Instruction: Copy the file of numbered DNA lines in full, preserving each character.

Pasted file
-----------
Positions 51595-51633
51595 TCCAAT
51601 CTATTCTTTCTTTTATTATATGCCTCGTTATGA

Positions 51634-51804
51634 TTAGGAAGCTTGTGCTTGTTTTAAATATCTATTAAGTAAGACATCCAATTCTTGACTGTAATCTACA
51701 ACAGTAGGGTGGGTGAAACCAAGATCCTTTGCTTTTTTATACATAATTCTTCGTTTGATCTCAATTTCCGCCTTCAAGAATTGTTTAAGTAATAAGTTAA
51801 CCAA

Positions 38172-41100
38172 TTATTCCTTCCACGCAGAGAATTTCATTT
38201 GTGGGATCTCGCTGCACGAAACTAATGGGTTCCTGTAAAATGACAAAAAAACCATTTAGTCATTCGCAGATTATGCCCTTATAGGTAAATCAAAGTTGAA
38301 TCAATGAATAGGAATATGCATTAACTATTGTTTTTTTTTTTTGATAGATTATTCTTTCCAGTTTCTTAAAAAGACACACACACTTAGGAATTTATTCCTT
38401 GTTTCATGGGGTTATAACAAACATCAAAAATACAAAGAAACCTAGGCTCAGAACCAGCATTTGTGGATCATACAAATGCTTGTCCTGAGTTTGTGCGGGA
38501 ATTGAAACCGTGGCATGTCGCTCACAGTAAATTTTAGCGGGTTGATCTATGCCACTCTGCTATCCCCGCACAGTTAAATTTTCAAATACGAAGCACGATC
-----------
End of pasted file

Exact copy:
Positions 51595-51633
51595 TCCAAT
51601 CTATTCTTTCTTTTATTATATGCCTCGTTATGA

Positions 51634-51804
51634 TTAGGAAGCTTGTGCTTGTTTTAAATATCTATTAAGTAAGACATCCAATTCTTGACTGTAATCTACA
51701 ACAGTAGGGTGGGTGAAACCAAGATCCTTTGCTTTTTTATACATAATTCTTCGTTTGATCTCAATTTCCGCCTTCAAGAATTGTTTAAGTAATAAGTTAA
51801 CCAA

Positions 38172-41100
38172 TTATTCCTTCCACGCAGAGAATTTCATTT
38201 GTGGGATCTCGCTGCACGAAACTAATGGGTTCCTGTAAAATGACAAAAAAACCATTTAGTCATTCGCAGATTATGCCCTTATAGGTAAATCAAAGTTGAA
38301 TCAATGAATAGGAATATGCATTAACTATTGTTTTTTTTTTTTGATAGATTATTCTTTCCAGTTTCTTAAAAAGACACACACACTTAGGAATTTATTCCTT
38401 GTTTCATGGGGTTATAACAAACATCAAAAATACAAAGAAACCTAGGCTCAGAACCAGCATTTGTGGATCATACAAATGCTTGTCCTGAGTTTGTGCGGGA
38501 ATTGAAACCGTGGCATGTCGCTCACAGTAAATTTTAGCGGGTTGATCTATGCCACTCTGCTATCCCCGCACAGTTAAATTTTCAAATACGAAGCACGATC